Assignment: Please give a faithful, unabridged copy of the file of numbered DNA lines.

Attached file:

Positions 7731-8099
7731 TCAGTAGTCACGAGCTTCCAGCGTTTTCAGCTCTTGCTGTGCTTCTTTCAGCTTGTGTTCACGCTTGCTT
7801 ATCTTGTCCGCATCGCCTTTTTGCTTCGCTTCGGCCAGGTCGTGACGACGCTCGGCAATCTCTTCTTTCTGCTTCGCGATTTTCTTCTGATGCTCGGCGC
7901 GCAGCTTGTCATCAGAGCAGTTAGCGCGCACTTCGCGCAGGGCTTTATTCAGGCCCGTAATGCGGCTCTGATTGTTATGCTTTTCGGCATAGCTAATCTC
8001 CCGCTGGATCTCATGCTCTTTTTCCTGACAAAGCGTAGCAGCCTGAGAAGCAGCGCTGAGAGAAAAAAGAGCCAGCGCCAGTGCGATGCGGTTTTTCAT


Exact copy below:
Positions 7731-8099
7731 TCAGTAGTCACGAGCTTCCAGCGTTTTCAGCTCTTGCTGTGCTTCTTTCAGCTTGTGTTCACGCTTGCTT
7801 ATCTTGTCCGCATCGCCTTTTTGCTTCGCTTCGGCCAGGTCGTGACGACGCTCGGCAATCTCTTCTTTCTGCTTCGCGATTTTCTTCTGATGCTCGGCGC
7901 GCAGCTTGTCATCAGAGCAGTTAGCGCGCACTTCGCGCAGGGCTTTATTCAGGCCCGTAATGCGGCTCTGATTGTTATGCTTTTCGGCATAGCTAATCTC
8001 CCGCTGGATCTCATGCTCTTTTTCCTGACAAAGCGTAGCAGCCTGAGAAGCAGCGCTGAGAGAAAAAAGAGCCAGCGCCAGTGCGATGCGGTTTTTCAT